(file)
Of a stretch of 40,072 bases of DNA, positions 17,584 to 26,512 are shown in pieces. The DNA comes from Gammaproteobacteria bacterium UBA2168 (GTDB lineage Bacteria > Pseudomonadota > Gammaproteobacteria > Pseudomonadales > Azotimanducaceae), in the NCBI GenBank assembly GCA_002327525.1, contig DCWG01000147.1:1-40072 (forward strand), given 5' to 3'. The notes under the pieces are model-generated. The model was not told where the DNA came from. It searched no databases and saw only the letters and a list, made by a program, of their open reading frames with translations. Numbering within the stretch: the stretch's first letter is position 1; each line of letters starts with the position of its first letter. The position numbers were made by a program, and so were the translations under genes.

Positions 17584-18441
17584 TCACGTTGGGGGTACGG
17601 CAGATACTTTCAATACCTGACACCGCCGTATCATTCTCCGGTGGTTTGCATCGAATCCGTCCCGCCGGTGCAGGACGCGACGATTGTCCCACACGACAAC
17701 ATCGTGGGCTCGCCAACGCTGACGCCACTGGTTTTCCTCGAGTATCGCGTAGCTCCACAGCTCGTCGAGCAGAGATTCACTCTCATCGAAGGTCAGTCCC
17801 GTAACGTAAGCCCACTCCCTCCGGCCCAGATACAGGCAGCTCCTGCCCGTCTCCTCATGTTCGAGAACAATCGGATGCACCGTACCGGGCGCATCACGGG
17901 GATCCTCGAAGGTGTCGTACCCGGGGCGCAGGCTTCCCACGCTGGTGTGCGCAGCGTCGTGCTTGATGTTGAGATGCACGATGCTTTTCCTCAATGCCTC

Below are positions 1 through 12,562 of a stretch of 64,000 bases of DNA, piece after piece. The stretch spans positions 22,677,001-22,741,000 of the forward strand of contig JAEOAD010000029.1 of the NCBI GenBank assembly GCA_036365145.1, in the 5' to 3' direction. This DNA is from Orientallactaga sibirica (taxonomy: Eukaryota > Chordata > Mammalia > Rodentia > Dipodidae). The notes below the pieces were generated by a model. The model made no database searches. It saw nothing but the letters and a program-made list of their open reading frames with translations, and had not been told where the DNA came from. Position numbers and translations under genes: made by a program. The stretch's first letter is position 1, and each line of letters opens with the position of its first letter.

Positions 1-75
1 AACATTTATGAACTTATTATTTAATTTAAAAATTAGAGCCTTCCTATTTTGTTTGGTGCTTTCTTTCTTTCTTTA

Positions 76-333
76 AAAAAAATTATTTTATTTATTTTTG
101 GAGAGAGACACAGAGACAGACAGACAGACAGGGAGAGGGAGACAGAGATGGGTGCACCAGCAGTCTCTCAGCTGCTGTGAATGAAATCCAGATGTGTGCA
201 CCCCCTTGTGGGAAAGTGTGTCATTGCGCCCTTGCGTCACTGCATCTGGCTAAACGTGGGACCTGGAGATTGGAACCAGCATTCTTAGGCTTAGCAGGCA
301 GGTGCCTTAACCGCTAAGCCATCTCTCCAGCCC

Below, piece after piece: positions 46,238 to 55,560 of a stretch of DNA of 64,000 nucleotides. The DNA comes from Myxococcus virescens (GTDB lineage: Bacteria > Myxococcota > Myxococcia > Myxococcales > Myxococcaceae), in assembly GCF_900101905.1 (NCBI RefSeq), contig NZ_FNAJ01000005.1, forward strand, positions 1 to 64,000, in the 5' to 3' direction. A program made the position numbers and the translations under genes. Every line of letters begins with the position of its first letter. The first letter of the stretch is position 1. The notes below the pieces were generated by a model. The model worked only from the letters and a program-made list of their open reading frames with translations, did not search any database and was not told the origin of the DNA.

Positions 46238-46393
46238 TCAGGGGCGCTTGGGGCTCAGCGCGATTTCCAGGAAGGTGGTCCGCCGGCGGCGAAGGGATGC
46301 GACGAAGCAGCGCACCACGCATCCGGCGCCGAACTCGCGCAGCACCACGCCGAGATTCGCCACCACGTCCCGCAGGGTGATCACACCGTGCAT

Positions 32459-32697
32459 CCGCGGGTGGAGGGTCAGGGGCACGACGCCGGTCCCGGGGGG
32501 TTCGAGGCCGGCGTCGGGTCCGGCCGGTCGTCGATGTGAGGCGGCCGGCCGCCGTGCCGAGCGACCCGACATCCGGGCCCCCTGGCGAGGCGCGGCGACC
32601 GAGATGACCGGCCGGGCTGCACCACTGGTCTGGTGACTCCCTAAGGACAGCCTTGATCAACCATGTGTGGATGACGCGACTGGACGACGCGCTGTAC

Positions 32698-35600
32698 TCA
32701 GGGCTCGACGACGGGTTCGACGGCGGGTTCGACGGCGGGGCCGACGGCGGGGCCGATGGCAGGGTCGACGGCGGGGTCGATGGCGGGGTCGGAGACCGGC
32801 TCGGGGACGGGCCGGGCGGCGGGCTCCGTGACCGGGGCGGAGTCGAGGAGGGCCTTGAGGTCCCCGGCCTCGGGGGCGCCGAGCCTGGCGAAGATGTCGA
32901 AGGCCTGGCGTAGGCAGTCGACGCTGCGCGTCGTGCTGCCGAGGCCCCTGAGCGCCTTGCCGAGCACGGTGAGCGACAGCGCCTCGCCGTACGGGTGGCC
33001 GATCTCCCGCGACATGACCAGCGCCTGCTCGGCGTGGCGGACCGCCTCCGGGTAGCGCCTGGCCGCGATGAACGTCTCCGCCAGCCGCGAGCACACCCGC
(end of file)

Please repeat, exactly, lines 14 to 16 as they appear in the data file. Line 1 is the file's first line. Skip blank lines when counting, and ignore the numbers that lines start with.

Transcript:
201 CCCCCTTGTGGGAAAGTGTGTCATTGCGCCCTTGCGTCACTGCATCTGGCTAAACGTGGGACCTGGAGATTGGAACCAGCATTCTTAGGCTTAGCAGGCA
301 GGTGCCTTAACCGCTAAGCCATCTCTCCAGCCC

Below, piece after piece: positions 46,238 to 55,560 of a stretch of DNA of 64,000 nucleotides. The DNA comes from Myxococcus virescens (GTDB lineage: Bacteria > Myxococcota > Myxococcia > Myxococcales > Myxococcaceae), in assembly GCF_900101905.1 (NCBI RefSeq), contig NZ_FNAJ01000005.1, forward strand, positions 1 to 64,000, in the 5' to 3' direction. A program made the position numbers and the translations under genes. Every line of letters begins with the position of its first letter. The first letter of the stretch is position 1. The notes below the pieces were generated by a model. The model worked only from the letters and a program-made list of their open reading frames with translations, did not search any database and was not told the origin of the DNA.